For many, renting a place is the next step after living with your parents. It is a great and exciting experience when you are just starting out on your independent life. But while living in a rented apartment or house has its advantages, that excitement is bound to turn sour after a while because of difficulties tenants commonly face.
If you’ve been living in a rented space for a while now, you’re sure to know these 7 things all too well:
1. Landlords, am I right?
Ah, landlords. Like your boss or your in-laws, they’re the people you don’t want to rub off the wrong way. First of all, securing the apartment you want includes being your most pleasant self so you can leave a good impression and beat all the others who want to rent the space. And as a tenant, you need to cultivate friendly relations with them. This in itself should not be difficult, but sometimes landlords can be a bit too strict and impose rules like ‘no furniture that could leave scratch marks on the floor’ that you need to follow. The thing to remember is that you are living on their property, so you’re going to have to make nice if you want a reliable upkeep on your apartment in case there are repairs to be done or some leniency when you’re running a little behind on rent.
2. The decorating debate
Nothing can make you feel more at home than being able to design your space in a way that would match your personality. Unfortunately, redecorating is a very contestable topic for renters and landlords. While some landlords might be amenable to repainting, most would probably limit you to using temporary wallpapers. Anything that would include making holes in the walls- hanging paintings, framed photographs, shelves- is almost always a big no-no. In some cases, the most you can do is buy some nice curtains, throw pillows, and furniture in your favorite color.
Like redecorating, having broken stuff fixed in a rented space can be difficult. Little things like busted bulbs or leaky faucets are not a problem, sure. But what about faulty electric wiring? Major repairs are going to have to be talked over with your landlord because a) it’s their property and b) you shouldn’t have to shoulder the fees of having it fixed because you’re only a renter.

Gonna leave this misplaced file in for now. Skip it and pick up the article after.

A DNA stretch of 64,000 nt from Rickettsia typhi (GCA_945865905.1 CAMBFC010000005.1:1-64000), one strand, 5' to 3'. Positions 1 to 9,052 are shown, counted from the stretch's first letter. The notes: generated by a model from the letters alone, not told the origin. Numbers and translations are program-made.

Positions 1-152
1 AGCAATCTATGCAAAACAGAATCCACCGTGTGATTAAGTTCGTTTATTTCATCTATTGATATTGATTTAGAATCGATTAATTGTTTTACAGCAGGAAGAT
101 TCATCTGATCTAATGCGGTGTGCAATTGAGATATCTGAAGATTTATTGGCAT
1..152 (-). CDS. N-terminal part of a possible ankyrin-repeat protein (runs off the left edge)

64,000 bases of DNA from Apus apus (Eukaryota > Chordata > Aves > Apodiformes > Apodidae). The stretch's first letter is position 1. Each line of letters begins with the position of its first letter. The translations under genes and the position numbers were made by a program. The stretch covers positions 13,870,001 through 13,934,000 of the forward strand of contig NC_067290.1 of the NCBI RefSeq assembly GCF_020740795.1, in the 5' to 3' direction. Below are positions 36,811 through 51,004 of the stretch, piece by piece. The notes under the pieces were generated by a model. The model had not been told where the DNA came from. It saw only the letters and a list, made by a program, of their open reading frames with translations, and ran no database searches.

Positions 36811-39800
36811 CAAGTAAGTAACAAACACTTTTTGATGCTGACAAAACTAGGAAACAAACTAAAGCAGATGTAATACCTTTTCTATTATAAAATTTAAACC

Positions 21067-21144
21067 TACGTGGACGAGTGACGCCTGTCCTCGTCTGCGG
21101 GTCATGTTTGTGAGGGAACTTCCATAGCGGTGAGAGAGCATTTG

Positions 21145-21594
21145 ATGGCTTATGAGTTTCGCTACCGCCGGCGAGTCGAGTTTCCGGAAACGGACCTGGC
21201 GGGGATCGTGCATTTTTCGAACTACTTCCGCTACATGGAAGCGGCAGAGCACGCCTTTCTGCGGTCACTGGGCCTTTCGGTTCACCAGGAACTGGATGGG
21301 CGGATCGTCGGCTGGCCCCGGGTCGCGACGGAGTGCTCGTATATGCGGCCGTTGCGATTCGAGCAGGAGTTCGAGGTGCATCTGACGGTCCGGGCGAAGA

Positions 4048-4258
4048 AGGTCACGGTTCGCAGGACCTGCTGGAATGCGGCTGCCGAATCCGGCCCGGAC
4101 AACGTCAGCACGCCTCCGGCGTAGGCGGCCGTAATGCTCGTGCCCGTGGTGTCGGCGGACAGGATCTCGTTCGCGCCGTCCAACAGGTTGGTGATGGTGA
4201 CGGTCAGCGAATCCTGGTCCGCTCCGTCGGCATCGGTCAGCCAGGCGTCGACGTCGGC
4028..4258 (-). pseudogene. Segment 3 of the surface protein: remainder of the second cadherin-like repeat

There’s also the issue of how it got broken: was it merely normal wear and tear or was it your fault? Convincing landlords of the first one, especially if you’re not in good terms with them, can be very tricky.
4. Those old furnishings you can’t get rid of
Every renter who has stayed in a furnished apartment has had to live with that one old sofa or ridiculously large cabinet that can’t be thrown out because it belongs to the landlord. And if the landlord happens to have some furniture or appliances he/she no longer uses, that would end up in a unit for rent. Adding the word ‘furnished’ to your space for rent sign usually means you could also add some digits to the amount you’re going to charge for it, hence the creaky beds or wobbly chairs that may be old but are still ‘good enough’ to use.
5. Old units
Renting old apartments wouldn’t be a problem if it has been well-maintained. Older units are also usually less expensive than newer ones, so that might make it more attractive to prospective renters. But sometimes old apartments have problems that are not immediately apparent. For example: some parts of the house might need to be replaced or reinforced, or there could be a termite infestation starting to grow just beneath the surface of the walls. Although these problems naturally occur to any home with the passing of time, there are a lot of preventive measures you can do in a newer house.
6. Rent Hike
Although there are laws in place that protect tenants from unreasonable increases, rent hike is something most renters worry about. This is especially the case if you’re the type who budgets earnings down to the last penny with not much elbow room for changes. Since you’re only renting, you cannot control how much you’re going to be charged by your landlord overtime. On the other hand, you’d know how much you’re going to pay every month if you take a loan to buy yourself a home.
7. Like throwing money into the wind
Of all renter problems, this might be the worst one. Paying rent every month to your landlord mostly feels like throwing money into the wind. And if you’ve lived in the same space for years, sometimes you can’t help but think to yourself: I might as well own this place. If you’ve got one of those rent to own deals, then great! But since that is more expensive, most people opt to just rent. The problem is that renting is not an investment; in the end, you get nothing back for paying all that money.
If you’ve been living in a rented home for years and recognized every single thing on this list as something you deal with everyday, now is the time to move out! Stop throwing money into the wind because you can use that money to buy the home you’ve always wanted. Through BDO Home Loan, you can have your own property free from all your renter troubles. You can find more information about it here.